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Publication numberUS1142483 A
Publication typeGrant
Publication dateJun 8, 1915
Filing dateDec 19, 1914
Priority dateMay 14, 1914
Publication numberUS 1142483 A, US 1142483A, US-A-1142483, US1142483 A, US1142483A
InventorsWilliam G R Braemer, Samuel C Bloom
Original AssigneeWarren Webster & Co
Export CitationBiBTeX, EndNote, RefMan
External Links: USPTO, USPTO Assignment, Espacenet
Method of humidifying air.
US 1142483 A
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Description  (OCR text may contain errors)

W. G. R. BRAEMERGL S. C. BLOOM. METHOD OF HUMIDIFYING AIR.

APPLICATION FILED nsc.19, 1914p 1,142,483. Patented June 8, 1915.

WITNESSES R QmWLjx NTORS I BY ATTO R N EY WILLIAM G. R. BRAEMER AND SAMUEL C. BLOOM, OF CAMDEN, JERSEY, ASSIGNOBS '10 WARREN WEBSTER & COMPANY, A. OORYOBATION OF NEW JERSEY.

METHOD OF HUMIDIFYING AIR.

means-3.

Specification of Letters Patent.

Original application filed Kay 14, 1914, Serial No. 838,415. Divided and this application filed December 19, r

1914. Serial No. 878,160.

' To all whom it may concerni Be it known that we, WILLIAM G. R. BRAEMER and SAMUEL C. BLOOM, citizens of the United States, and residents of Camden, county of Camden, and State of New Jersey, have invented an Improvement in Methods of Humidifying Air, of which the following is a specification.

Our invention relates to a method for humidifying air, and the present application is a division of our application filed May 14, 1914, Serial No. 838,415, wherein the apparatus of our invention for humidifying air is disclosed.

The object of our invention is to provide a method by which to'obta-in a reasonably exacthumidified condition of the air to be delivered for use, and so that the average condition of the humidified air thus produced may be maintained very closely, approximately to the predetermined theoretical condition required, the maintenance of this humidified condition of the air being automatically controlled.

In carrying out the method the fresh air may, if too cold, be first subjected to the heat from tempering coils, and then to an aqueous vapor of desired temperature to impart to the air the requisite quantity of moisture to provide an absolute humidity at the temperature there prevailing, which w1ll, when the humidified air is retempered or reheated, impart a temperature which, in the subsequent use of the humidified air, w ll furnish the condition of relative hum1d1ty which is required in the room or place to which theair is conveyed; and this absolute humidity is maintained accurately, preferably by maintaining the temperature of the water from which the vapor is preduced substantially constant by means of a thermostat subjected to the temperature of the water from the eliminators which is precipitated from the humidified air as it passes through the eliminators. heretofore, the regulation of the temperature conditions has been done by humidistats or thermostats arranged at some one place in the general flow of humidified air, but owing to the fact that different strata or portions of the air passing through the large passageway or casing of the apparatus is frequently" very difi'erent, the regulations of humidity conditions based upon this condition at one place would not be consistent with the requirement at another place in said body of air and the accuracy of the regulation is therefore materially affected. By the present method, all of the precipitated water from the air is automatically mixed and returned to the water tank, and this average mixture, thus taken, beinga fair average of the entire recipitated moisture of the body of humidi ed air at any moment, is caused during its return flow' to the tank to act upon a thermostat, which in turn controls the conditions within the apparatus for causing the fresh air to take up more or less moisture as the conditions may require to insure the proper humidification of the air to be delivered in a tempered condition to the blower and maintain it as constant as possible. The precipitated moisture from various portions of the eliminators, and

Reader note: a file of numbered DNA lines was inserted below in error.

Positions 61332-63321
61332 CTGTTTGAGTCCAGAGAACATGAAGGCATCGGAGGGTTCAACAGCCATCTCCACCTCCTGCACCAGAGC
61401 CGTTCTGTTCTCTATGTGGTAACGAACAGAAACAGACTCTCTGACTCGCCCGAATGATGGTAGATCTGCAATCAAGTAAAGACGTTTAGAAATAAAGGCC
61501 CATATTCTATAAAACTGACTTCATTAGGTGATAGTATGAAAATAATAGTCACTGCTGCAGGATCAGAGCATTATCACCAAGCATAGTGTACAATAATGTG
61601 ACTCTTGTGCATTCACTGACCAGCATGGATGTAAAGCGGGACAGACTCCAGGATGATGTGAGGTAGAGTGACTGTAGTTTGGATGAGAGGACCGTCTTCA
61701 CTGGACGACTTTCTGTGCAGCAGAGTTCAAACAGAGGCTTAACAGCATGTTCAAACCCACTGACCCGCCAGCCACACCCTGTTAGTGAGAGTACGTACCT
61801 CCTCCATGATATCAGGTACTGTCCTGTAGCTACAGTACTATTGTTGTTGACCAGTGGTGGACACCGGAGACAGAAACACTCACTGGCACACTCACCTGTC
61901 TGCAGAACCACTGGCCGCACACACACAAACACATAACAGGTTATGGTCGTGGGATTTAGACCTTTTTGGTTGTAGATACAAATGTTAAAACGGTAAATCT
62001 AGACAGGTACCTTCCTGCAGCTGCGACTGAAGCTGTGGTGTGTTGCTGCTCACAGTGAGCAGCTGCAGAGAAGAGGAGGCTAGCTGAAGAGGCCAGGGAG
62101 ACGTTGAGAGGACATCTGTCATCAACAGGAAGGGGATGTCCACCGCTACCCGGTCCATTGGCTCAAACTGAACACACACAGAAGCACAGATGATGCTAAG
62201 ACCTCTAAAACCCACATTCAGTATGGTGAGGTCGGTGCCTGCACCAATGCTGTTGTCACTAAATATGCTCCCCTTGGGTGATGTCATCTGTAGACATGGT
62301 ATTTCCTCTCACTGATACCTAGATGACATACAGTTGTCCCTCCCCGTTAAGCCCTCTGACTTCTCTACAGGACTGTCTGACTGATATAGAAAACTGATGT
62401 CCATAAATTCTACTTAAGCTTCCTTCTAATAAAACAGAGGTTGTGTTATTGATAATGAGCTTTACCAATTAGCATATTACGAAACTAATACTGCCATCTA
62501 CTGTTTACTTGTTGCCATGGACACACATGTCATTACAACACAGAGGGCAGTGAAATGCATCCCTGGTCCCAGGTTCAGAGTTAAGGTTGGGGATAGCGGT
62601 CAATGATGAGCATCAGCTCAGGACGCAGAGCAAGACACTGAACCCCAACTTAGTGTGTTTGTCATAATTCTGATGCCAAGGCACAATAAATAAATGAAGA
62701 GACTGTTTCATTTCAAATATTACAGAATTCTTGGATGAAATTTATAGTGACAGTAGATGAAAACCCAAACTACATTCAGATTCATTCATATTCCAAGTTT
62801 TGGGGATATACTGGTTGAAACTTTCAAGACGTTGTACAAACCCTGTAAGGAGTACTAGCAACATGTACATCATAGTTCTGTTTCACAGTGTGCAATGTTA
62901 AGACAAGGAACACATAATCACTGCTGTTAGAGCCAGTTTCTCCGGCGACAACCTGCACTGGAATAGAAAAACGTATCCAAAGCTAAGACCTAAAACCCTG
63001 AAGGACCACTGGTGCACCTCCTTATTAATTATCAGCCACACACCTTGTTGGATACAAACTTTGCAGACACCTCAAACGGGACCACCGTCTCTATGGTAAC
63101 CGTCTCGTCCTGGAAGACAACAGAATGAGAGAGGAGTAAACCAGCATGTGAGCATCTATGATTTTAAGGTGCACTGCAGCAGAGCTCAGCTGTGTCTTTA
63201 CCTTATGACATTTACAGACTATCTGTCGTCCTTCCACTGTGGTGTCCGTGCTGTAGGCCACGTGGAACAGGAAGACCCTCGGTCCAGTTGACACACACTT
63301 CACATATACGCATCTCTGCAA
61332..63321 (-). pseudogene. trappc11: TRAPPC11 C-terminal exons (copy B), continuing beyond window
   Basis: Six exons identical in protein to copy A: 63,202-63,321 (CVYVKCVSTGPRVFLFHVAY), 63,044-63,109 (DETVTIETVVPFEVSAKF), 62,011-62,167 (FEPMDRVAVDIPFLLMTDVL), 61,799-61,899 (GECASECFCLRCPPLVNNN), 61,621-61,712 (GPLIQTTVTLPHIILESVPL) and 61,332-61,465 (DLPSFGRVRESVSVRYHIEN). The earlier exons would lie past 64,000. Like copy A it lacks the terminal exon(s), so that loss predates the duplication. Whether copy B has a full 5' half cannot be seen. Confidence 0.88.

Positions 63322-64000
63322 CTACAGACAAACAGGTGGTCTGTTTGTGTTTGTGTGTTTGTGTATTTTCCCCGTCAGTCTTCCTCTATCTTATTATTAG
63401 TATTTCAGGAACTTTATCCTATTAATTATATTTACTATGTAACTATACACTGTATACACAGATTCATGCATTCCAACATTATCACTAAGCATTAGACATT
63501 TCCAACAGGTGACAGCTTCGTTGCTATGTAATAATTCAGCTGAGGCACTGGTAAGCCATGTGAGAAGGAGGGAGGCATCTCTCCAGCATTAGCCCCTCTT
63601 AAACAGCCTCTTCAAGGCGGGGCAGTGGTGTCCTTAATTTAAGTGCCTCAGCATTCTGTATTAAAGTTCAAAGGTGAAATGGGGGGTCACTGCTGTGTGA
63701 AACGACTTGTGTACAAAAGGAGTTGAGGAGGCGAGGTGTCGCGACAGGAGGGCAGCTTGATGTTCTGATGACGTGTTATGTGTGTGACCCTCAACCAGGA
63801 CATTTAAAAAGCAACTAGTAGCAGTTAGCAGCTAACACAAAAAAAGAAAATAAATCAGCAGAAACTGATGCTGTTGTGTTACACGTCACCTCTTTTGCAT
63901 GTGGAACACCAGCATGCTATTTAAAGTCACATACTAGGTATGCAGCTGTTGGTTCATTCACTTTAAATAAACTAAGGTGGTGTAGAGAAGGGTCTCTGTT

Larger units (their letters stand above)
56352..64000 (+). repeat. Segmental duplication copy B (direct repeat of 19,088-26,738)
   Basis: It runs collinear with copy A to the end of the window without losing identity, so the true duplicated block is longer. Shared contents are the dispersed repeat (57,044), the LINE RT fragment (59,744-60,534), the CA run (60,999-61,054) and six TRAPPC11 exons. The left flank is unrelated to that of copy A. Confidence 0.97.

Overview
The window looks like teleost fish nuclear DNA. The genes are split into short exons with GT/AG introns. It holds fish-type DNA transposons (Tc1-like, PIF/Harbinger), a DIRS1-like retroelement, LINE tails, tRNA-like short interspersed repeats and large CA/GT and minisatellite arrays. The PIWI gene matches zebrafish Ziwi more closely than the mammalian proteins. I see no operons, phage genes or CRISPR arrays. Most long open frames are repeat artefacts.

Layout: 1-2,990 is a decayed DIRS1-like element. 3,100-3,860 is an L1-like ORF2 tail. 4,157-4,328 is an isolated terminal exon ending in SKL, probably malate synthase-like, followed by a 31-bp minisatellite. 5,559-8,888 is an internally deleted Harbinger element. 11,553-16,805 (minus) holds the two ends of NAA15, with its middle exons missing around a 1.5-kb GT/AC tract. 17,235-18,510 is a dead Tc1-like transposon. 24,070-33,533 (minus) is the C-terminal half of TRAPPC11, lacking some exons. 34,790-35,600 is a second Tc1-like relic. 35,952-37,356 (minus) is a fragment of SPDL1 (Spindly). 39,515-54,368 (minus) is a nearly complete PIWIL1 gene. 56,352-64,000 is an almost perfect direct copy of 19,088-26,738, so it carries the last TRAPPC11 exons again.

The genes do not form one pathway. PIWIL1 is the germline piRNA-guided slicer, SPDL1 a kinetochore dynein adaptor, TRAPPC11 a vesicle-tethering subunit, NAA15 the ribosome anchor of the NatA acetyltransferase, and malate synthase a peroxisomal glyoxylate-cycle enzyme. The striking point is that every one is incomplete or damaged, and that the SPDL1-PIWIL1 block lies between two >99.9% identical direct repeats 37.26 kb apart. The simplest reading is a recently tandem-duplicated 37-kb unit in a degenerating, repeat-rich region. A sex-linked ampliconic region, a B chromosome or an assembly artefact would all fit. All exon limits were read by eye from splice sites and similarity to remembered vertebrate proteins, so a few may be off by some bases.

hence from different portions of the flowing 75 body of humidified a1r, 1s caused to flow to a common passage and provide a constantly moving Water body which represents the average temperature conditions of the humidified air leaving the eliminators, and this moving body of water is caused to act upon a thermostat which controls the admission of steam or other heating medium to the spray or vapor water to impart to it a temperature suitable for the purposes of humidification of the air under our invention. ihesaid thermostat may control the humidity con dition of the air in any other convenient manner, if so desired. In this manner the innumerable samples of precipitated water are continuously taken at every moment of the operation of the apparatus, and are being mixed together and the temperature thereof made to constantly act upon the th rmostat, so that a most accurate regulation of the moisture and temperature conditions of the air are accomplished.

Our invention will be better understood by reference to the drawings, in which:

Figure 1 is a plan view of a humidifying 100 apparatus for carrying out the method of our invention; Fig. 2 is a transverse sectional elevation of the same through the eliminators; and Fig. 3 is a sectional elevation, corresponding to Fig. 2, ofa modi- 105 fied form of apparatus for carrying out our invention. I